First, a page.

Page images


Just one hundred years after the opening of the first bank in MANCHESTER the bankers of that city determined to establish a Clearing among themselves. At that time their practice was to keep running accounts with each other, paying in to credit daily at each office all the cheques they held upon that bank, and taking the next morning a cheque upon the Bank of England for the amount in round figures. This arrangement was cumbrous as compared with clearing, but still had son.e points of advantage over the plan of presenting charges and waiting for their examination and payment. After several efforts, a Clearing was established, and commenced operations in July, 1872, under the superintendence of one of the officials of the Branch Bank of England, in which manner it is still conducted. The Manchester Bank Clearing now includes twelve banks, of which two only are private banks. Two of their number, the Manchester and Liverpool District Bank and the Manchester and Salford Bank, clear also separately on account their King Street and St. Ann's Street branches respectively,f making fourteen accounts in the settlement. The clearing also includes cheques cn all branches of such banks as have their head offices in Manchester; thus, covering the transactions of fourteen city offices, of twenty suburban, and one hundred and thirty country branches scattered over a considerable area.

There are two clearings daily. The first opens at 10.45 a.m., from which time drafts may be exchanged up till 11.15, when the clearing closes. All parcels of drafts are accompanied by lists, giving the individual items and the totals. Several deliveries may be made in each clearing, but as the time extends only over halfan-hour, the parcels cannot be numerous, and, as a matter of fact, are generally no more than one. The clerk receiving the cheques counts them to see that they correspond in number to the entries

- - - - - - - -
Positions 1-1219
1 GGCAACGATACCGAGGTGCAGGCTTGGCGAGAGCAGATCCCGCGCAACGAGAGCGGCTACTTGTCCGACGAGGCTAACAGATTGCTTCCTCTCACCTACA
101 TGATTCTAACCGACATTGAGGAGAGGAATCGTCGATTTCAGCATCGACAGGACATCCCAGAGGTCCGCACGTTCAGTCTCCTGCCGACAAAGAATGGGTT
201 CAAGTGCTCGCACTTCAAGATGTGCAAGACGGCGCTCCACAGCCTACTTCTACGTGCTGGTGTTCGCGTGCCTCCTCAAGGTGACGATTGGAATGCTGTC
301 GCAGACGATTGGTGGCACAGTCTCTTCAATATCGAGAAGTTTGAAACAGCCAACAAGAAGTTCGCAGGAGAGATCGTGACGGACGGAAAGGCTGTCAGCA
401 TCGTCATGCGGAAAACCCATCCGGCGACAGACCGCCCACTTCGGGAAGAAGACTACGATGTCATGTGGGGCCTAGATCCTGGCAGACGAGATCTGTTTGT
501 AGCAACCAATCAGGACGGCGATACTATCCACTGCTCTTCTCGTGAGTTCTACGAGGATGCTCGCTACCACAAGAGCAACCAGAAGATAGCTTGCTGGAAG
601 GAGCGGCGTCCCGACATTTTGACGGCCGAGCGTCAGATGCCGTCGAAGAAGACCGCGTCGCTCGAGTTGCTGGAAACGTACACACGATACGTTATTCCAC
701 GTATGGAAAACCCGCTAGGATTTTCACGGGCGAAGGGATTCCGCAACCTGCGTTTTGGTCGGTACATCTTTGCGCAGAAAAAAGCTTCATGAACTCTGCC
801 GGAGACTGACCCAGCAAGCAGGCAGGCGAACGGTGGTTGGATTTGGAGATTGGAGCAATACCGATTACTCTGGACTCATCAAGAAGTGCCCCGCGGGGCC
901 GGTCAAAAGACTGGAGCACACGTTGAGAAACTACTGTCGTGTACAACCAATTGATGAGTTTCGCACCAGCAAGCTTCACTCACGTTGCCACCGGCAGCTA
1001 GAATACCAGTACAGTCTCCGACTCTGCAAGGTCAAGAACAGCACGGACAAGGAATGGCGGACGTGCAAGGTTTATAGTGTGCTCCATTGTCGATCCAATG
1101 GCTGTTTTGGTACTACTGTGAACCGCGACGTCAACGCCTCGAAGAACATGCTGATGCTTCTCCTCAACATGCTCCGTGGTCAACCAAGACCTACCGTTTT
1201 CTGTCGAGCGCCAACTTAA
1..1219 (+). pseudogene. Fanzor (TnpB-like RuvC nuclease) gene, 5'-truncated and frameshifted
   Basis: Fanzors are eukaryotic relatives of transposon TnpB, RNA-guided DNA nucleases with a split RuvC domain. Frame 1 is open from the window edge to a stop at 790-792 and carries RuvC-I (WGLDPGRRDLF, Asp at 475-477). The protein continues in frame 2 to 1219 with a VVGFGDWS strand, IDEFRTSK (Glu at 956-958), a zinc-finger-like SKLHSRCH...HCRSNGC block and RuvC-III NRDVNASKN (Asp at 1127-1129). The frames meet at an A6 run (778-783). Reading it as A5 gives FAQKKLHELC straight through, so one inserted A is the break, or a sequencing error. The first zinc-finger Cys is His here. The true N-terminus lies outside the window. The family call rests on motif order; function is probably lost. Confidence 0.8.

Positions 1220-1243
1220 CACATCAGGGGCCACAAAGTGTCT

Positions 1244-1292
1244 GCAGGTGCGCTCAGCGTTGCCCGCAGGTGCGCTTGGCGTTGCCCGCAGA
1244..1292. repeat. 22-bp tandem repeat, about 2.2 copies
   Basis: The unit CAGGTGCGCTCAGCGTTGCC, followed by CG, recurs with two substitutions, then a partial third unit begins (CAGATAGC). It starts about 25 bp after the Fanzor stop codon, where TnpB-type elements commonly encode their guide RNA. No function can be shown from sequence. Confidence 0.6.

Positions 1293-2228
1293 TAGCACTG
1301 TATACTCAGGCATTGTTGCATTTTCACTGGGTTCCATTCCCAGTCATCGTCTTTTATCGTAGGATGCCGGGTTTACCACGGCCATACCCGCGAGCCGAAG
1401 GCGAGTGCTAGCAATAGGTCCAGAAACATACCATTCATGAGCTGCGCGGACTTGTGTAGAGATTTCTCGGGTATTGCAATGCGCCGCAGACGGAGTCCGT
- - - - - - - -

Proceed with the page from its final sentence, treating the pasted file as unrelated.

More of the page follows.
[ocr errors]

The following remarks continue an enquiry into the origin and working of some of the principal Clearing Houses in this country and elsewhere, which was commenced by the note on the London Clearing House, in the February Number of this Journal, pp. 89-102.

† The first named of these was until 1863, the business of Messrs. Lloyd, Entwisle & Co.; and the latter, till 1873, the office of Messrs. Heywood Brothers & Co.

[ocr errors]

on the list, and enters the total on the "In" side of his balancesheet. It is not generally found necessary to check the items or the castirgs of the lists before taking them up to the Clearing House, as the banks usually agree the work before sending it out. No settlement is made at this Clearing, the charges to and froin each bank Leing entered in the left-hand column of each side of the balance-sheet, and the total carried forward to be added 10 the amount of the second clearing. This opens at 1.45 p.m. and closes at 2.15. On Saturdays the banks close at noon, and but one clearing is held, at 11.15 a.m. At the close of the second clearing the representative of each bank, having previously entered the amount of his claims on every other bank in the second column of the “Out” side of his sheet, enters their respective claims on his own bank in the second column of the “In" side ; and, after bring. ing in the total of the first clearing, a balance to pay or receive is shown at foot. This is settled by transfer to or from accounts at the Bank of England, and upon tickets similar to those in use at the London Clearing House, the counterparts of which are at once signed by the Bank official in charge of the clearing.

Unpaid cheques are not returned to the House, but delivered at the office of the bank by whow they were presented; they are accompanied by a debit-slip, which is signed by the cashier to whom ihey are delivered, and in the next clearing is cleared as a draft. Unpaid cheques on any head office must be so returned within one hour of the close of the cleari in which they were presented. Cheques on branches within one mile and a half of St. Ann's Square must be returned within one hour of the close of the next clearing. Those on country branches are returned in course

of post.

The amounts cleared in Manchester have been :1872 (July to December)

£32,341,000 1873

72,806,000 1874

76,113,000 1875

81,114,000 1976

81,273,000 1877

85,896,000 1878

85,706,000 1879

83,509,000 1880

102,678,000 1881

108,541,000 Following are the Rules of the Clearing, together with copies of the lists delivered with charges; of the balance-sheet; and of debits given for unpaid cheques.

RULES. 1.-The representatives of these Banks shall form a Committeo, to be summoned at intervals not exceeding threo months by one of the Agents of the Bank of England, as Chairman, in order to discuss matters affecting the Banking Community; and a meeting shall be called at any time on the requisition of three members, specifying the question to be submitted.

II.—No new member shall be admitted except by a vote of the Committee. III.—There shall be two Clearings, viz., at 11.15 A.M. and at 2.15 P.m., on all ordinary days of business, except Saturdays, when one only shall be held at 11.15 A.M. On other Half-holidays there shall be one Clearing only, which shall be held one hour before the closing of the Bank doors.